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Jackson family of Hindley.   Views: 981
De Trafford farm Hindley.   Comments: 7
Photo: . Ozymandias .   Item #: 29768  
De Trafford farm Hindley.

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  Miss Ethel Wilson, ( or possibly Mrs Ethel Jackson at this point, as I'm not entirely certain about the date of the photo ) entertains her young niece on land adjacent to De Trafford farm. The embankment of the Amberswood East curve can be discerned to the right of the picture. I have no idea what the buildings just visible beyond the track may have been, nor the name of the colliery to which the dirtrook in the distance belonged. I'm guessing that the building who's gable end can be clearly seen would have been one of the properties that stood in Orrell St. at that time. There's a fair amount of guesswork going on here, so please feel free to correct me if you think I'm in error.....As if such an invitation were necessary.  

 [<< Back] 7 user comment(s) below:-  [Leave a comment]

Comments by Howard P, 8th October 2017  
I suspect I've seen enough of De Trafford of late.
Old Trafford sounds much better.

Comments by DTease, 8th October 2017  
Howard P, we eagerly await your contribution.

Comments by Howard P, 9th October 2017  
I suspect I've just said my contribution.

Comments by Pw, 9th October 2017  
Oz, there is not much I can add to your comments.The railway line was quite a gradient from Amberswood to the then Hindley and Platt Bridge station( Hindley South).The pitruck behind Mrs Jackson looks like the one past the signal box coming out of the station on the G.C. Line to Wigan Central,they were the highest pit rucks in that area.The brick building I also assume is one down Orrell St.I have no idea about the other buildings if that is what they are.The only buildings I remember down Orrell St.were the two rows of small terraced and then some pens,mainly pidgeon fanciers and some allotments.There is a photo on walking days.St.Peters Hindley(5),#:26663 which was taken from the dole office down Liverpool Rd.looking across to Orrell St. asI remember it in the early 50's.You can see the pitruck I am on about behind the second banner.If you look over the head of the chap on the right you can see the signal gantry on the Amberswood curve which must be near where the farm was.On the right hand side of the road heading towards the railway line my Grandad had some kind of pen with horses etc and some kind of wood business so he could have known the Wilson family.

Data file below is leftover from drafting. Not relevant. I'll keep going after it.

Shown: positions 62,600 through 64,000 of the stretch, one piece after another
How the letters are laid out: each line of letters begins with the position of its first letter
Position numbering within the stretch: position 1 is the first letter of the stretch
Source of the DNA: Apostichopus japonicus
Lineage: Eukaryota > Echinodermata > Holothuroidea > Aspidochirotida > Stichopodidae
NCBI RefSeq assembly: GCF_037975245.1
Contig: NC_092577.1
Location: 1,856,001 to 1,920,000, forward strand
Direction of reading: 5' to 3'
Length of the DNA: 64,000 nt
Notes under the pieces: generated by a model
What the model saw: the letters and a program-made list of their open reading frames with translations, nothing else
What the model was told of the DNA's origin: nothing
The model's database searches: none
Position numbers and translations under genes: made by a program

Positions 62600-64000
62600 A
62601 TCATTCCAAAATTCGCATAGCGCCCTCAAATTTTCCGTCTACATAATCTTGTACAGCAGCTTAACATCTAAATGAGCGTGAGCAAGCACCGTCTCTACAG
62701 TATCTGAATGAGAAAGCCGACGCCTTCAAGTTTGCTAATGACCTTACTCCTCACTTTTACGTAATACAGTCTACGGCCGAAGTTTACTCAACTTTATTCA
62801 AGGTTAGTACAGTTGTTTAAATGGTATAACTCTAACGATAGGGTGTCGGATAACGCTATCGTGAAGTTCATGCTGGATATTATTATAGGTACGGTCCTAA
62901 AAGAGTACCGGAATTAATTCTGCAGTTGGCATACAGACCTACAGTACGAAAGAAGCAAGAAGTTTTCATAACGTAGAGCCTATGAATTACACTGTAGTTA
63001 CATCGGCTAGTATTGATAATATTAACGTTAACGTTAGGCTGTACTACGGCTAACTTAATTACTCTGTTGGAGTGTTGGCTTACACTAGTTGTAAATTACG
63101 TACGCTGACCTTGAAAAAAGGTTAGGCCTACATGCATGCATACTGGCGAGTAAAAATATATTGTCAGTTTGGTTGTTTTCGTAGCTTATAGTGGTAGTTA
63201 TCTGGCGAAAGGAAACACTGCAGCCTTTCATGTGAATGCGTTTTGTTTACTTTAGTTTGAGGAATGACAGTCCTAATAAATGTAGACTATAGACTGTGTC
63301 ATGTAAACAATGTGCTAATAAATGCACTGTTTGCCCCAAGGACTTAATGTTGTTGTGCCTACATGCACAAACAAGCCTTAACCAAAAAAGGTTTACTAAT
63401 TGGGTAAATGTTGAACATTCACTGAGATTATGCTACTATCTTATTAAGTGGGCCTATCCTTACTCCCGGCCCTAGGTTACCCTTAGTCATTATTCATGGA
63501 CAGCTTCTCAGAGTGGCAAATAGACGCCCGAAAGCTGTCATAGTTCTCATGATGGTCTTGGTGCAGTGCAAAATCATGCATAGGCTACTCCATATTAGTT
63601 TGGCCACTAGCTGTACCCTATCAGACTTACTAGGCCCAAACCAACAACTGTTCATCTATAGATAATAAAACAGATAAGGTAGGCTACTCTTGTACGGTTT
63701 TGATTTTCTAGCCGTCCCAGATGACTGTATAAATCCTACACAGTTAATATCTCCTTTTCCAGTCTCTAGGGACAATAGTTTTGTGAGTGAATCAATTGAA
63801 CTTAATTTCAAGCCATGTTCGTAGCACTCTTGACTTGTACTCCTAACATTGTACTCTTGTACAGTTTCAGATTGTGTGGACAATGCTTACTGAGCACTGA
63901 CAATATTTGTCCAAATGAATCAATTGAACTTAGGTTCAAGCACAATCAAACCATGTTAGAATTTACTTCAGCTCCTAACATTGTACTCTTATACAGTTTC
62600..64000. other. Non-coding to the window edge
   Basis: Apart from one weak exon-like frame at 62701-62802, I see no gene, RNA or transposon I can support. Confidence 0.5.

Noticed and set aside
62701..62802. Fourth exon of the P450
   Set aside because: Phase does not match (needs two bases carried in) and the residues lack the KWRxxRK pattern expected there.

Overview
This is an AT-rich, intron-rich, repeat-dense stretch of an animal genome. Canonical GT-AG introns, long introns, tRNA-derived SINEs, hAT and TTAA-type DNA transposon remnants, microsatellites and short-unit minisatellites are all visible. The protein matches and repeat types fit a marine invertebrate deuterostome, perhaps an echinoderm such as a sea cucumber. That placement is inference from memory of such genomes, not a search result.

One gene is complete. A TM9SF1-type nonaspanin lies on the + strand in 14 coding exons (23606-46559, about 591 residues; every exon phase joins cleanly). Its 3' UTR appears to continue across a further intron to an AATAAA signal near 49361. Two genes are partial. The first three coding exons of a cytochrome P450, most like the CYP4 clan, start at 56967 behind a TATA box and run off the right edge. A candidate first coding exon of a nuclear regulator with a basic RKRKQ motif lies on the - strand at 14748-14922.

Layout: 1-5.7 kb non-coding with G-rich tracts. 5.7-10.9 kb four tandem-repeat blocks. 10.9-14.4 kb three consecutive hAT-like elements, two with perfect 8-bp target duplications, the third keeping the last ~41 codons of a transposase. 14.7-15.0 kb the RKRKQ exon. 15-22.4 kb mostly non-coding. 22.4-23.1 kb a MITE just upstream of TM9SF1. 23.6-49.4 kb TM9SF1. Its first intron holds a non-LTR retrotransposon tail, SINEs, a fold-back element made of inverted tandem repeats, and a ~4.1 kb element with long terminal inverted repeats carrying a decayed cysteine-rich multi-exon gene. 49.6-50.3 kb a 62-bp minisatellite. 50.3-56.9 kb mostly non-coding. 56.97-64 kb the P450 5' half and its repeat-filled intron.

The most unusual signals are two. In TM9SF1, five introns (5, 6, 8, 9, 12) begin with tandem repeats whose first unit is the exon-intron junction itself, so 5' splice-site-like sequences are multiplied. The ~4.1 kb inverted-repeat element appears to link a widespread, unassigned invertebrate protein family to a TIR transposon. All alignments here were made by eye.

Comments by DTease, 9th October 2017  
Howard, if you don't like this photo put one of your own on.

Comments by Chris Southworth, 9th October 2017  
The buildings and pit rucks behind the railway embankment are what was left of Strangeways Hall Colliery. This pit had 5 shafts,it was the largest pit in the Hindley area and closed in 1936. The two youngest and deepest shafts, one was called Dukes Pit and the other Trafford Pit.

Comments by . Ozymandias ., 10th October 2017  
Many thanks to Pw and Chris Southworth for your informed comments, your knowledge of the area being obviously far more comprehensive than mine. I'd assumed that the photograph had been taken looking South, or South East, across Liverpool road and it occurred to me to wonder, whether or not the building, partially obscured by the little girl's hair, may possibly have been the now defunct and converted Strangeways public house. The low angle of the shot however, combined with it's inherent haziness isn't particularly helpful to the identification of the building. In any event, the location of De Trafford farm can surely no longer be in doubt.

Regards. Ozy.

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